furiously in stormy weather than at Peter
head. Situated as it is on the most easterly
promontory, it is fully exposed to the Ger
man Ocean. As far back as the days of
Earl Mariscal it was found necessary "to
build ane bulwark at the mouth of the
haven" there, and since then many im
provements have been effected with a view
to the safety and convenience of the craft
which during the fishing season in the
north sail out from the 'harbors, there to
reap the harvest of the sea. But of all the
attempts made in this direction the latest
is in every respect the most extraordinary.
It consists simply of "throwing oil on the
troubled waters!' The idea is not alto
gether anew one, but. so far as we are
aware it has never. received that attention
which it would seem to deserve. Mr.
Shields, a Perth gentleman; Mr. Armit,
submarine and wreck engineer, Broughty
Ferry, 'and Mr. Yeaman, one of the late
members of Parliament for Dundee, are,
however, -now determined: to thoroughly
test its efficacy. The experiments are to
be carried out at the bar of the northern
harbor of Peterhead. He're a wooden
building has been erected on the quay
wall, in which a tank with the oil and a
force-pump will be placed. From this
tank the oil will be conveyed by iron pipes
to deep water---a distance of some two
hundred yards--and thence in a gutta
percha pipe across the harbor entrance,
The piping will be kept, stationary by
helavy blocks of metal, and it will be per
forated and fitted at inter vals with "roses"
to permit of the oil being properly dis
tributed. From the pipe 'the oil will be
forced by the: pump, and will rise to the
s;irface of the water, and form a film; and
while it is not expected that by this means
the volume of the waves imay :be very
much lessened, it is believed-that the wind
will be preventedfrotn bliakng their
cests, which it seems is one of the great
dangers teowh.h small crafts are expopsed.
Should th expieriments be rendered with
any degree of success the same thing could
How the California RepublicanL
Regard Effigy Sargent.
Sargent was made a Senator by the in
fluence of the Central Pacific Railroad
Company. That is one of the most inso
lent, arrogant, corrupt, and corrupting
corporations in the United States, and in
this State it is hated by the peopl,. with ari
intensity indescribable. He aided this
corporation in 1875 in its project to divide
and defeat the Republican party and
elect a Democratic Governor and State
ticket. He knew when he was rendering
this service to the railway that the cor
poration managers had promised the Gov
ernorship and the United States Senator
ship to the Democrats as a reward for ser
vices rendered in helping to defeat a bill
to regulate fares and freights in the in
terest of the public. But this knowledge
did not deter him from serving such a
master. There is hardly a scandalous
thing that tainted any session of Congress
while Sargeat was a member of either
House in which his name was not mixed.
He voted with the back-salary grabbers.
He upheld and defended the Credit Mo
bilier gang. He was in favor of giving
Goat Island to the railway, and was burn
ed in effigy for his persistence in that out
rage. He was repudiated by the Republi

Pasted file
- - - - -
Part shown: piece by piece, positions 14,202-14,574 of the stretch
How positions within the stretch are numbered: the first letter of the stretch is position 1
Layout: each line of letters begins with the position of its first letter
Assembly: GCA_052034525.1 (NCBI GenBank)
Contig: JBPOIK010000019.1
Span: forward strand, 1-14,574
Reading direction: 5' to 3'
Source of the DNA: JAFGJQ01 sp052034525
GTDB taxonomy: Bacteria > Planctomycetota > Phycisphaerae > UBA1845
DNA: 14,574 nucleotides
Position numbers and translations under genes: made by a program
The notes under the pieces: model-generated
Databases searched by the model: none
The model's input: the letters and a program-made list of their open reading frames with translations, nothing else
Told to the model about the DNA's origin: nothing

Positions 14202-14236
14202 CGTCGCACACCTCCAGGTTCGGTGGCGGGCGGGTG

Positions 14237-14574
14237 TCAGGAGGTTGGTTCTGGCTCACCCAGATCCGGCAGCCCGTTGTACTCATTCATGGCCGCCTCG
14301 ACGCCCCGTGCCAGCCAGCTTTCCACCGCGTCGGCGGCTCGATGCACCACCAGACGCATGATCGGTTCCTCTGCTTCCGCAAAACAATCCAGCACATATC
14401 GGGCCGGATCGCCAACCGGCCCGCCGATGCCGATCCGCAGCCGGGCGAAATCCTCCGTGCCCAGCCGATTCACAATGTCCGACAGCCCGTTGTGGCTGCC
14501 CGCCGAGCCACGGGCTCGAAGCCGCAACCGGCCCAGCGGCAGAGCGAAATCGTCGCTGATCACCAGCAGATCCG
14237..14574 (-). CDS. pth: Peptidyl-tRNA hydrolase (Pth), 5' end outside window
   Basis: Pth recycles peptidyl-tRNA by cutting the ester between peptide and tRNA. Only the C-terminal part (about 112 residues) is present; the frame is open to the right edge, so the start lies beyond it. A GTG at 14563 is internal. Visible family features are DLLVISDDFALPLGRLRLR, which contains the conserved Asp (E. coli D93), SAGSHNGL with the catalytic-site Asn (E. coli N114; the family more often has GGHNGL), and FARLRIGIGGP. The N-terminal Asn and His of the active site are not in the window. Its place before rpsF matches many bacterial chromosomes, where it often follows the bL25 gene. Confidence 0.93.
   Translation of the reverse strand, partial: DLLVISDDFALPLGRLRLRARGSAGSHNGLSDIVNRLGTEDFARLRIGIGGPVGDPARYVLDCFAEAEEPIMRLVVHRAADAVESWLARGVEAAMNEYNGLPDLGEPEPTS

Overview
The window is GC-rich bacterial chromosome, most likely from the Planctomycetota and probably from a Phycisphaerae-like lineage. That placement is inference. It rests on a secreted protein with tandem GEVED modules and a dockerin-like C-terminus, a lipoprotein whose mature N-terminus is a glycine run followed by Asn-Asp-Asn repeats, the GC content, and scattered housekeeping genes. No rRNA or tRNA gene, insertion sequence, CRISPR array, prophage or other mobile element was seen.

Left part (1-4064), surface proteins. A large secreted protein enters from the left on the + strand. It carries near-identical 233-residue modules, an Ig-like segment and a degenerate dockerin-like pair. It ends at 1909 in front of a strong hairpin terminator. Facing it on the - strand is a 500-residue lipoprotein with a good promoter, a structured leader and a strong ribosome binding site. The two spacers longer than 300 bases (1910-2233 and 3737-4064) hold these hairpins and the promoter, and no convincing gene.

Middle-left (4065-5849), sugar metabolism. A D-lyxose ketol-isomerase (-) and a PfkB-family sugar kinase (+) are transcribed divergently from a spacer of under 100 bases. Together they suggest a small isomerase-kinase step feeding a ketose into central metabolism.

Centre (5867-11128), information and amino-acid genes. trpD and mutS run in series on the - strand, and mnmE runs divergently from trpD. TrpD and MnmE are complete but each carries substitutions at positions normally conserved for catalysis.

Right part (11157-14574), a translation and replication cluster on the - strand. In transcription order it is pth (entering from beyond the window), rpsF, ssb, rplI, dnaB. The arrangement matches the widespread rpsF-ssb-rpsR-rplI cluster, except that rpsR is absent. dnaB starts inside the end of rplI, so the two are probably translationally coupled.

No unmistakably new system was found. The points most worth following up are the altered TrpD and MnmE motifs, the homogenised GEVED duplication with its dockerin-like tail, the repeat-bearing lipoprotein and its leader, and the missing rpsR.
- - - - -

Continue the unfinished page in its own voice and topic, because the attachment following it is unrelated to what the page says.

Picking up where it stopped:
cans of his own county, and could not now
be elected to any office in it. Of all men
who have at any time been prominent in
the party in this State, he is now the most
unpopular. To single out such a man for
the high position of chief of the most im
portant department of the Government
would be an insult to the intelligence of
the party here, and a move in the direction
of its defeat at the next election. If this
State cannot produce any better candidate
for Cabinet office than an open advocate
of polygamy, of land monopoly, and of
corporation insolence, then let the Presi
dent seek elsewhere for his Secretaries and
Marry for Love-Work for Riches.
A young man rarely saves much money
until he marries; says the Chicago Inter
Ocean. The false notions of life and the
desire for style in dress, and the efforts to
move in "tony society," which seems to
have such power over young people, are
grievous evils of our period. Look in any
city and any community for the leading
men of business, of the professions, or of
the arts, and find where they are from.
Did they "have $2,000 cash and an Income
of $1,500 or more?" It is safe to say that
nine-tenths of them were married in com
parativepoverty, and had only the broad,
firm foundation of their own brains and
energies for future prosperity laid to start
upon. When a man has his profession or
business or art well in mind and hand, if
he is sober and reasonably discreet he has
every reason to believe in future success,
and has a right to ask some good girl to
share his fortune and help him earn the
prize of the future. The thousands of good
girls in every community are ready and
capable of just such aid. The general
prosperity of the entire country makes the
opening year, 1882, a good period to begin
life. To "marry for love and work for
riches" is a good maxim for young people
to bear in mind.
Schwartz & Kelly,
Proprietors of the
SUITANA CIGAR STORE!
FORT BENTON, - MONTANA.
Wholesale and Retail Dealers in
Tobaccos 6 Cigars,
SMOKERS' ARTICLES, FINE CUT
And Vanity Fair Smoking Tobaccos Always
Headquarters, for the Genuine
S ULTJ.TtJ! CIGdRS !
Fresh Confectionery always on Hand
The RECORD has just issued the handsonm
est set of
in the Territory.
These Blanks comprise Warranty Deeds,
Quit Claim Deeds, Chattel and Real
Notices of Location. Jurats and a
full line of
Justices' and Probate Court
,t.essrs. CT-ane & Green, Benton,
are -.ou-r exclusive agents "for their sale.
Please send all orders directly to them and
they will be promptly filled at same rates
as if sean to us, d wdd tf